Compliance with data collection and reporting requirements requires substantial institutional resources. Validation studies performed by South Carolina and New York have demonstrated that, overall, hospitals were not underreporting infections during the initial inpatient stay or required readmission. There were, however, inconsistencies between medical records and NHSN data entry. Inconsistencies were particularly prominent in the following data elements: American Society for Anesthesiologists score, duration of procedure, endoscope use, and extent of surgical site infection (superficial, deep, organ-space). New York found that the following variables not taken into account for risk-adjustment by NSHN were associated with infection: body mass index, diabetes, female gender, immunodeficiency, and emergency procedure. Thirty-two percent of surgical site infections (SSIs) in patients who underwent coronary artery bypass graft surgery were detected during initial admission, 63% were detected on readmission, and 5% were detected by postdischarge surveillance. In contrast, 63% of colon surgery SSIs were detected during the initial admission, 24% upon readmission, and 13% on postdischarge surveillance (2).
Several legal-ethical issues regarding mandatory surveillance and the value-based purchasing process of Centers for Medicare and Medicaid Services (CMS) are of great concern. These issues include the potential for public misinterpretation of data; incentivizing “gaming” of the system (e.g., underreporting of infections, possible reluctance of clinicians to perform high-risk procedures); diverting resources from prevention and care to reporting; inappropriate use of antimicrobial drugs for patients for whom they are not recommended; and using benchmarks (e.g., administrative claims data) that have not been validated. Nevertheless, the ethical concern of preventing patient and personnel harm remains primary.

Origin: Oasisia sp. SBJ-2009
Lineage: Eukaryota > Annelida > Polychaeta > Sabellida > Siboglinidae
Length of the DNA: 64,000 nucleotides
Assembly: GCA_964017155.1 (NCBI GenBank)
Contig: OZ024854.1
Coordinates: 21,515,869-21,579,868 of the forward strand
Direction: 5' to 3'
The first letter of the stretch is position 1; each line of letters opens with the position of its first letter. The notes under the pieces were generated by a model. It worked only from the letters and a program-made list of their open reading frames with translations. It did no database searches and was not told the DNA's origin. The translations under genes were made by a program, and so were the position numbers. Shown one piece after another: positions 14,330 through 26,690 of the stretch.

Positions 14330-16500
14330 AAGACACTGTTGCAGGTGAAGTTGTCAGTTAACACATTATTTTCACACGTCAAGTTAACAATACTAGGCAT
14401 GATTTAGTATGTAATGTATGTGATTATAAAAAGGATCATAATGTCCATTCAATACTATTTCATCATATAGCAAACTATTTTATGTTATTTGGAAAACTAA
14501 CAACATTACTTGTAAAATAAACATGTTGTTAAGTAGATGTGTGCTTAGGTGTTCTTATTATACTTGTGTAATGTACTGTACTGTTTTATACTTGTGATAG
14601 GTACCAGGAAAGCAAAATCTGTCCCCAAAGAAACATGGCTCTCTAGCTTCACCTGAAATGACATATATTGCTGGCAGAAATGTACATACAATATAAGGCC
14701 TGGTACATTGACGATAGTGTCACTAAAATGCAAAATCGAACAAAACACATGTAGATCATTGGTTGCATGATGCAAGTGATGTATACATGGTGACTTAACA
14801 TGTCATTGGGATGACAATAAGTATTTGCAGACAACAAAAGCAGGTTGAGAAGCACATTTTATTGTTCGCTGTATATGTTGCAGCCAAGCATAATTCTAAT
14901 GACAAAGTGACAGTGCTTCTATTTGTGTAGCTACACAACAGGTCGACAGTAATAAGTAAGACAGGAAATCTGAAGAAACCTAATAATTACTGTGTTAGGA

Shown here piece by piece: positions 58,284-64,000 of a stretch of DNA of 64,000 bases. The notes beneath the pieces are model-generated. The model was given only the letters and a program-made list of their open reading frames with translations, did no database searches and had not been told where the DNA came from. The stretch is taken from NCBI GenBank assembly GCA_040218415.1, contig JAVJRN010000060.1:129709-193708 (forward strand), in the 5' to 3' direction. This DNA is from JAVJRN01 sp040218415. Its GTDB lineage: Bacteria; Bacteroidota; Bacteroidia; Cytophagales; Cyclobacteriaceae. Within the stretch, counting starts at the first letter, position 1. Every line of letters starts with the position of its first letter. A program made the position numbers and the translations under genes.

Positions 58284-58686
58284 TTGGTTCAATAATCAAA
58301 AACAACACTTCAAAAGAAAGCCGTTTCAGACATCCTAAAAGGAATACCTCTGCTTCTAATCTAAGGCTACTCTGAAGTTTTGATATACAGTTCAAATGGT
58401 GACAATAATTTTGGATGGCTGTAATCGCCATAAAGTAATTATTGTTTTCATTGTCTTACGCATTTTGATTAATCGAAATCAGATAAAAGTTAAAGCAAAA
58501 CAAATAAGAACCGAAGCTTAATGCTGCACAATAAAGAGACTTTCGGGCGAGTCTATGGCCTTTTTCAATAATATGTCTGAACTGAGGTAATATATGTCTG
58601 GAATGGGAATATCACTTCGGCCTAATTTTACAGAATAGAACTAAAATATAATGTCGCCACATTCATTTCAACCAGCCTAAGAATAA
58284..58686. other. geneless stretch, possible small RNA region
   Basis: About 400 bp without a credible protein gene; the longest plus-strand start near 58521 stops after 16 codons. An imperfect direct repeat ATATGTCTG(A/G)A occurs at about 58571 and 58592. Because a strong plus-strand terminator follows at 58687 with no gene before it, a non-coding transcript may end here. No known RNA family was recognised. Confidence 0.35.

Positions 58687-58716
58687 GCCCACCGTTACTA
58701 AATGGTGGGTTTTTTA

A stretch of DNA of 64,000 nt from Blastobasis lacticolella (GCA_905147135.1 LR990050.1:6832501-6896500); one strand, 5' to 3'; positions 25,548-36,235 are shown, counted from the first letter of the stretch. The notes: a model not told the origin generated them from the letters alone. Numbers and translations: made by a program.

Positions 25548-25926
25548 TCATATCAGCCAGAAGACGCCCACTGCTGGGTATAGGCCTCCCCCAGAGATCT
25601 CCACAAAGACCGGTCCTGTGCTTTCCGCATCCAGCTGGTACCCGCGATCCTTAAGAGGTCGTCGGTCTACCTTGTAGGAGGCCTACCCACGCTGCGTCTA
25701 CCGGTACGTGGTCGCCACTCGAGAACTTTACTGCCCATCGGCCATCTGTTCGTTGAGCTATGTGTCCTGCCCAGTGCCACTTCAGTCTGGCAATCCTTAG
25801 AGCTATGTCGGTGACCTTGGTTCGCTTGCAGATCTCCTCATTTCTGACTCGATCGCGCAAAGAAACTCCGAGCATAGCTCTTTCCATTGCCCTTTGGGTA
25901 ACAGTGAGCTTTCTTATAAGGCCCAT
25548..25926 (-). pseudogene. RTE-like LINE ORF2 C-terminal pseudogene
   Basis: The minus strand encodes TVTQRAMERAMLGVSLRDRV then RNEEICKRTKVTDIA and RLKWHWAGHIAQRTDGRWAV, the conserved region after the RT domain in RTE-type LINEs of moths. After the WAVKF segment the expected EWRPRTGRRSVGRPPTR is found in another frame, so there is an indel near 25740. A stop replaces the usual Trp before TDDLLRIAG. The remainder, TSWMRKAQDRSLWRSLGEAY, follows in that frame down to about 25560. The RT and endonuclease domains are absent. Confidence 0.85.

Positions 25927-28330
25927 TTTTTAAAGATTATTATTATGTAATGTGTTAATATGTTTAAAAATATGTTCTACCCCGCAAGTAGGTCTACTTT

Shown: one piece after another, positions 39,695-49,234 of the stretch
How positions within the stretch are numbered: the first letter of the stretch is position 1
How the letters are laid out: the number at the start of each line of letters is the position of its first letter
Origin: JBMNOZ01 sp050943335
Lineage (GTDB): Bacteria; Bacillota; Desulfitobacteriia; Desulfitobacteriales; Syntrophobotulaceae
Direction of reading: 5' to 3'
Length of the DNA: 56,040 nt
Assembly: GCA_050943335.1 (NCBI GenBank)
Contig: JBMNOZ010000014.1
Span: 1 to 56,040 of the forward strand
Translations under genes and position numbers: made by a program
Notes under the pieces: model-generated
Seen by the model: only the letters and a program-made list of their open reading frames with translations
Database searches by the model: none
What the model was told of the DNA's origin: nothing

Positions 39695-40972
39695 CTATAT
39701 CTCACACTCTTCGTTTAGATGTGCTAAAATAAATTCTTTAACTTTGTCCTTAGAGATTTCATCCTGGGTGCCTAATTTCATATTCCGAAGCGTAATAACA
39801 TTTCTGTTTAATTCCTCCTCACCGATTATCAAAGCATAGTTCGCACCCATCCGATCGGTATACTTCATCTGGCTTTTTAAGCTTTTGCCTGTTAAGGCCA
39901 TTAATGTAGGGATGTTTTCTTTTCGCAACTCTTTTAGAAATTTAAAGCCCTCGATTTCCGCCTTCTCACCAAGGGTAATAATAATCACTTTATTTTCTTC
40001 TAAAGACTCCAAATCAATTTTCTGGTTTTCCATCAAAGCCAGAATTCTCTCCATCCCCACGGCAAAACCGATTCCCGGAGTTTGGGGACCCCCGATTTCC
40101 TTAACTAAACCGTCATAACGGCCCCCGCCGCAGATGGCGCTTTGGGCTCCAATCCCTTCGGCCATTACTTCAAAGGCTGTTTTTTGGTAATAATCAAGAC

A strong business case can be made for reducing HAIs, which are costly because of increased lengths of hospital stay and associated opportunity costs (3). Measures of cost-effectiveness demonstrate that, at $2,000–$8,000/quality-adjusted life-year, infection control methods are cost-effective relative to other preventive health interventions (4). In addition, reported HAIs may become a factor in healthcare consumer decision-making and, therefore, practitioner revenues. The business case for improving HAI prevention measures is strengthened by 2 factors. First, beginning in October 2008, CMS will refuse to pay for 6 conditions that qualify as infections not present on admission. Second, recent research demonstrates that the preventable fraction of HAIs may be much larger than previously thought.
Emerging research suggests that implementation of effective infection control practices is crucial for reducing HAIs and is a topic that warrants further study. Multisite studies such as the Michigan Keystone Collaborative suggest that local adaptation of implementation methods, environments characterized by strong teamwork among clinicians, administrators, and care providers, and emphasis on best practices such as removing unnecessary lines are factors that can reduce HAIs (5,6). These studies also demonstrate the extent of HAI preventability. Implementation research requires a multidisciplinary approach including open-mindedness about social/behavioral science and methods, e.g., using complexity theory instead of randomized controlled trials (7). Collaborative approaches should be expanded beyond intensive care units and prevention of infection. There needs to be increased focus on prevention of transmission (e.g., Clostridium difficile, multidrug-resistant organisms).